The symptoms you described are exactly the same as the ones I had with my cable modem, prior to the guy coming out and discovering they had an old rusty splitter in the wiring cabinet.

  2. Well, your theory holds water as well Bryan. Not nearly as conspiracy driven… But still makes sense. (:

  3. Ready for some wild speculation?

    I’d guess the atmosphere is partly responsible. Broadband satellites are placed in geostationary orbit around the equator, a couple of degrees apart. Your home dish is oriented towards one of those satellites when connected.

    Wildblue operates around 30 GHz (according to the trustworthy google search for wildblue frequency), and that frequency is quite subject to signal attenuation due to atmospheric conditions, as well as highly directional.

    If you happen to be the unfortunate recipient of some weather in between your home dish and the space dish, there’s 4 things that could happen to your signal. 1) Only the signal from your home to space (H2S) gets blocked, but the space to home (S2H) signal is clear, 2) vice versa, 3) both directions blocked, or 4) nothing.

    I would guess that the home dish’s “bootup” sequence goes something like this: First, calculate direction to nearest satellite. Then, attempt to handshake with this satellite. If that works, great, if not, calculate next nearest satellite and try again. The point it that during the bootup, it handshakes with the satellite to ensure a connection. While connected, there is no need to handshake because we already know we have a connection.

    In case 1, the connection is interrupted. The S2H signal comes through, and the home dish thinks it’s connected because it gets this signal. Since it thinks it’s connected, it keeps sending packets to the same satellite. Those packets never get there, but the modem is none the wiser. Constant checking would take effort (and nontrivial bandwidth), so it sure ain’t gonna do that. Connection light remains on. On modem reset, it goes through the initialization procedure and fails the handshake, then keeps picking new satellites until the handshake succeeds, and the connection is live again. It may pick a new satellite for the handshake or just boost its own broadcasting power until the handshake succeeds.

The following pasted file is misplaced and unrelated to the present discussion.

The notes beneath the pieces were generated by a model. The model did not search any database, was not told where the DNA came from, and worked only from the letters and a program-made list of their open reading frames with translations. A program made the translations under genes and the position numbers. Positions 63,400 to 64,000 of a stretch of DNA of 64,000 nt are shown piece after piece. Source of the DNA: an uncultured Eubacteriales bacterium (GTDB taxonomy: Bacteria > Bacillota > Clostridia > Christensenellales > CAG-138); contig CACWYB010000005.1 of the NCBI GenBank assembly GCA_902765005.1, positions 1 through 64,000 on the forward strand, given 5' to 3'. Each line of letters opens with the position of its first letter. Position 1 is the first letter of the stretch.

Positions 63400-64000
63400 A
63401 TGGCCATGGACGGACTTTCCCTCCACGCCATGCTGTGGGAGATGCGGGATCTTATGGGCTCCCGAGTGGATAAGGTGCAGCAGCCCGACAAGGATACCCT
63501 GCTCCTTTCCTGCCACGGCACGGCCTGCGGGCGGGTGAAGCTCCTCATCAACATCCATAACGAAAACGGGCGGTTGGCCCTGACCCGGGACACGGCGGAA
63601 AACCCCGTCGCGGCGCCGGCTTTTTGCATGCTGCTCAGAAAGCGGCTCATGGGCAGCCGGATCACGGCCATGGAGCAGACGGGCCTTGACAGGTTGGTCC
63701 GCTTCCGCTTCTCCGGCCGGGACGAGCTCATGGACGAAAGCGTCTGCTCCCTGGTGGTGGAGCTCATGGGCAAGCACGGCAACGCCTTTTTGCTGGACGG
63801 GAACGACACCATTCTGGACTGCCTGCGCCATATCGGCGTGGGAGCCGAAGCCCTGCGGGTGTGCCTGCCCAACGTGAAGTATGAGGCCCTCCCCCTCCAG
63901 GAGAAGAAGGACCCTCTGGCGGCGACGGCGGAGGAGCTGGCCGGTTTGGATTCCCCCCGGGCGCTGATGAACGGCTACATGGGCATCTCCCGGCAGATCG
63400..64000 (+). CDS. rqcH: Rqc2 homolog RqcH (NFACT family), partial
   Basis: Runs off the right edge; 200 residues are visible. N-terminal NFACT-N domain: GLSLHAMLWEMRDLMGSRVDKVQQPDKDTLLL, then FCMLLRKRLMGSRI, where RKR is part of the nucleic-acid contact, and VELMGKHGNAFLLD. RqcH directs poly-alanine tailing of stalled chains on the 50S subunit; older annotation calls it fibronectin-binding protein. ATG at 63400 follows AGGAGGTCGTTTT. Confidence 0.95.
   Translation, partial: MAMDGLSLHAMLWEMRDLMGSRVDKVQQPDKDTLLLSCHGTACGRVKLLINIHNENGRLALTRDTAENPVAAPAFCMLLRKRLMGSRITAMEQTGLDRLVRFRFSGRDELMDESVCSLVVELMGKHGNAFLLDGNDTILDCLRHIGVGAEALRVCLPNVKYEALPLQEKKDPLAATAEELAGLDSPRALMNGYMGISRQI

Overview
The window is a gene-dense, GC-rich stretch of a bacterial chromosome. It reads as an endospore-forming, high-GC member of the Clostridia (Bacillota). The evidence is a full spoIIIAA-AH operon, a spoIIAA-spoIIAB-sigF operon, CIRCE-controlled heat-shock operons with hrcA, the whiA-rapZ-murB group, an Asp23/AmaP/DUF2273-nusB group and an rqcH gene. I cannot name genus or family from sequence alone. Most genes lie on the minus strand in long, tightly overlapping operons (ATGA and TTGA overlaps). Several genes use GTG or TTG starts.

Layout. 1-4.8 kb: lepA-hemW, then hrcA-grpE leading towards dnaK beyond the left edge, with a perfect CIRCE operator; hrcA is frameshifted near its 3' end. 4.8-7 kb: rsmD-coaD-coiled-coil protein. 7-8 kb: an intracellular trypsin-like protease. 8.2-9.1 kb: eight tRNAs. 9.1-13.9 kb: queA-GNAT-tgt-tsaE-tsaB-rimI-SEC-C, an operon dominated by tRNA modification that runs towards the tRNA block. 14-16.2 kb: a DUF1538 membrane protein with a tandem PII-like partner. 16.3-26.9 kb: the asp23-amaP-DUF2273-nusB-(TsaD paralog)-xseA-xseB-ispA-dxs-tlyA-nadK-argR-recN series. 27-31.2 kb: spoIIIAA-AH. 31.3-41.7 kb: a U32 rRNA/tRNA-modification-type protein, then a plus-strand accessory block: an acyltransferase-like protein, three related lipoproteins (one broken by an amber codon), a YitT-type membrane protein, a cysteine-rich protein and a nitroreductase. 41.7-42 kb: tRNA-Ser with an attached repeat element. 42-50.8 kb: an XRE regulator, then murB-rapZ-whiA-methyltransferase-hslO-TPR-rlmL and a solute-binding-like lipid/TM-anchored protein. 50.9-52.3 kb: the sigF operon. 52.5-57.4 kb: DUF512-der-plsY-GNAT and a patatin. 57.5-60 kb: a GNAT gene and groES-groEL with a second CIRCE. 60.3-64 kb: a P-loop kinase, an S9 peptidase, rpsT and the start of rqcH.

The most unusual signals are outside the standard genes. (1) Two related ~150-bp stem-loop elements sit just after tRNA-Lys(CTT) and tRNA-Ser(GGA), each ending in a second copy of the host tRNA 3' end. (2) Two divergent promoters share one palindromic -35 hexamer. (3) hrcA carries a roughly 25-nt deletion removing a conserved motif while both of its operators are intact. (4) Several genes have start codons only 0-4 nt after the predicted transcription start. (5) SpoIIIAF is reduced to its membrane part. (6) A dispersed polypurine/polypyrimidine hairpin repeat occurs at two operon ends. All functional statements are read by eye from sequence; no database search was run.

In case 2, the connection is interrupted, but this time the home dish knows about it. If it’s not getting a signal from the satellite, the satellite has to boost its transmit power or the home dish has to point to a different satellite. It’s cheaper for the home dish to reorient, so it does. The connection drops long enough for the dish to handshake with a different satellite. Connection light is off. I suppose the other thing that could happen is your dish could ignore the connection drop and do nothing (hope the interruption goes away) until modem reset.

    In case 3, case 1 or 2 would happen first, and if not, the same action(s) would take place.

    In case 4 you’re a happy broadband subscriber.